LG: It’s even embedded in the language of pop culture where black women in particular are viewed as exceptional in their ability to shoulder whatever is thrown their way — “She can handle all of this — anything because she’s ‘fierce.’ To me the power of “Citizen” is that it shifts the power — in italicizing and naming these off-hand moments — the speaker is no longer the victim. There is power in turning the moment around and on its head. Did you feel a power shift as you were writing this?
CR: I don’t know if I felt it as a shift in power. For me the interest was not in exhibiting black pain. We know it exists. I’m black. I wasn’t interested in exhibiting black pain and performing that. It was not at all at the center of the writing. I was more interested in sort of the white liberal imagination insisting they don’t understand why things happen: they don’t understand how Katrina could have happened. They don’t understand how these killings are happening and yet they are the same ones who forget to open the door if you happen to be a black woman. And they are the same ones who refuse to sit next to you if you happen to be a black man. So I am much more interested in looking at that. Looking at white liberalism and the gap in its own recognition of the ways in which it is implicated in the continuance of white supremacist thinking.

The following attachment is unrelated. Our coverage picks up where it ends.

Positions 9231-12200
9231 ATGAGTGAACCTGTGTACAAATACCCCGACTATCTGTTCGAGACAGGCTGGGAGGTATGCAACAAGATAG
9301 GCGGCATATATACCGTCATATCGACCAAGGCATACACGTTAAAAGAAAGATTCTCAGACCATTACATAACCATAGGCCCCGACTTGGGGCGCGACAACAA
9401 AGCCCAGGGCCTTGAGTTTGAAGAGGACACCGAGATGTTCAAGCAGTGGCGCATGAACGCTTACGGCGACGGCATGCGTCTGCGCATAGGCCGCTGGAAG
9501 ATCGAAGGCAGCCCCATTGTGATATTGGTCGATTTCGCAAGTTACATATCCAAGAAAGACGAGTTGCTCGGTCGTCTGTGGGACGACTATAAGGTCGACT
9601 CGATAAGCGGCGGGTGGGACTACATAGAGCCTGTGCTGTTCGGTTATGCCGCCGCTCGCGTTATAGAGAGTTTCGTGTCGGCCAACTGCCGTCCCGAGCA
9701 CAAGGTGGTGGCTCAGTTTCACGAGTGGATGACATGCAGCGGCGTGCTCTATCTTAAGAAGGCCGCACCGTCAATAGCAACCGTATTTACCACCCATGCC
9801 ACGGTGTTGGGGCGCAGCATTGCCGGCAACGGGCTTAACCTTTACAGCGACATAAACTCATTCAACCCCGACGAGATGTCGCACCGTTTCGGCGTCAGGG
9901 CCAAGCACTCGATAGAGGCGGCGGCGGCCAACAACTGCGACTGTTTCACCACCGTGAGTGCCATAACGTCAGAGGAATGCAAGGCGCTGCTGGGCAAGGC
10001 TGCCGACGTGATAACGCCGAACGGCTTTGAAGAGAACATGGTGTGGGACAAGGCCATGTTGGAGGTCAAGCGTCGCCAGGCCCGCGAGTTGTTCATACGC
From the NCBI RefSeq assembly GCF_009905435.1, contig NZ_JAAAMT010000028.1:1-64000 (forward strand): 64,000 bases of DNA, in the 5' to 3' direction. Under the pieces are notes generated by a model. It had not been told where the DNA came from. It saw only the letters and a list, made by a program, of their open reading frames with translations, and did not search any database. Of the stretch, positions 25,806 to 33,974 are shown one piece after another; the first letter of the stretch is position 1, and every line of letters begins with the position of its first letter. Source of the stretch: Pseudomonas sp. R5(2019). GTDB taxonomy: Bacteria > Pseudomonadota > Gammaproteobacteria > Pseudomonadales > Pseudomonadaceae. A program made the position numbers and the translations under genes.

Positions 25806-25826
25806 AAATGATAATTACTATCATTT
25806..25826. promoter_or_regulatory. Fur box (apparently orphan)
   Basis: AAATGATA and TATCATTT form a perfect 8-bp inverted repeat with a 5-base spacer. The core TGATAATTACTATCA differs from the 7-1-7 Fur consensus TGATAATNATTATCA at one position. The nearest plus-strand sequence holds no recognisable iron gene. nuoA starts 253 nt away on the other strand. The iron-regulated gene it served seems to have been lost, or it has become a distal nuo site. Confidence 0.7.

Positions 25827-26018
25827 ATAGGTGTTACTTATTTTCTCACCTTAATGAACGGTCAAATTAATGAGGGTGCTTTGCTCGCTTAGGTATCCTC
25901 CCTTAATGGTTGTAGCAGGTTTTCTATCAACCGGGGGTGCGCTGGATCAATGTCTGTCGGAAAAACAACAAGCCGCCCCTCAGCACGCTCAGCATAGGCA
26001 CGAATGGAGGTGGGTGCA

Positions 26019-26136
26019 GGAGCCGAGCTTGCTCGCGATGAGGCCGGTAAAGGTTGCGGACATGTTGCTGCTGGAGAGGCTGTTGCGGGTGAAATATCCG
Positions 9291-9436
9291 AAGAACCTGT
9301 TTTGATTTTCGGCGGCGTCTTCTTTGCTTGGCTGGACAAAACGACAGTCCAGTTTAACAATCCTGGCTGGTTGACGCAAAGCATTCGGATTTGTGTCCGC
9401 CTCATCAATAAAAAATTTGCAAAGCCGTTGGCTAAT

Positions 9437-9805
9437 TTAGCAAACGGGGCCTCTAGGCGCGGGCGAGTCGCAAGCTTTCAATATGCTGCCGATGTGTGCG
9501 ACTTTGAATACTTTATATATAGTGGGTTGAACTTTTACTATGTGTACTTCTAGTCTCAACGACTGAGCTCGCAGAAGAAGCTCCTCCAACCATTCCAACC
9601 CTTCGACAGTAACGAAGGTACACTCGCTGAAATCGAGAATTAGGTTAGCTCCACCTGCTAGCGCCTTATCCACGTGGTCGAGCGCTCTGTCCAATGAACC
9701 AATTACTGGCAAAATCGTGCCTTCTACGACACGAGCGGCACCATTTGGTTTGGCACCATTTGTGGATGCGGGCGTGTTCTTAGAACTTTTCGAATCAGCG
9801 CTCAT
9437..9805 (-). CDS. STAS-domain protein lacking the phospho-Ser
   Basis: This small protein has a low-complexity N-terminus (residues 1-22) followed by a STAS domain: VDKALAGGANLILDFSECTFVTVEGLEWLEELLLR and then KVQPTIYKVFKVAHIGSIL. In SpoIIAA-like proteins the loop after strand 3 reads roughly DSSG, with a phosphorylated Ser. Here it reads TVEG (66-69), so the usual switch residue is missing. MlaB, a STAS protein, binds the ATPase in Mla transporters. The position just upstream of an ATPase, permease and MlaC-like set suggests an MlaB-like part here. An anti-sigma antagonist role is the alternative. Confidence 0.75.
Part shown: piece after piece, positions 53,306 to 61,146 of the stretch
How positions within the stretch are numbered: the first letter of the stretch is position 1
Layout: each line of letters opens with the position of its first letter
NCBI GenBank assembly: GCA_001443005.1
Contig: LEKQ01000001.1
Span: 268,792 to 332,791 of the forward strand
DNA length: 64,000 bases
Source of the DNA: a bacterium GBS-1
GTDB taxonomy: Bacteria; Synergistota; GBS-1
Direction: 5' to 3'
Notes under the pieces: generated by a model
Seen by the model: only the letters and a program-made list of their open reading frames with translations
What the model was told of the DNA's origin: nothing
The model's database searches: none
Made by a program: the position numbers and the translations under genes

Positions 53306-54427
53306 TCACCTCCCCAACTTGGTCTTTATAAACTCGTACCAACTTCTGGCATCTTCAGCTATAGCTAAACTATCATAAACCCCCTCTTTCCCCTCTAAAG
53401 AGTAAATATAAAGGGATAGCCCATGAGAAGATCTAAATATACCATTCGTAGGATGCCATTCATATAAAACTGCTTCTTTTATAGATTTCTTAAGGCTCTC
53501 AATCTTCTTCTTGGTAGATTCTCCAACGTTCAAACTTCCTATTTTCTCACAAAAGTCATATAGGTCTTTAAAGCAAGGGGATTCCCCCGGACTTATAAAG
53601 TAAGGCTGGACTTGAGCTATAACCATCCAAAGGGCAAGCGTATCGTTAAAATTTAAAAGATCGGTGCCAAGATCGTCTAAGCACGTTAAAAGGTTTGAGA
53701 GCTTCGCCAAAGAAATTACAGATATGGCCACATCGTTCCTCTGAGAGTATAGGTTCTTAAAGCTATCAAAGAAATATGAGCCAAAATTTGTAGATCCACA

LG: I was thinking as I was moving through the book, I could mirror many of these conversations/interactions, but what also becomes clear in “Citizen” is the pervasiveness of this dismissal. It’s another erasure when someone responds, “Well, let me give you an example when that happens to me.” The subtext is: “Well it might not mean what you think…” It’s minimizing and dismissive.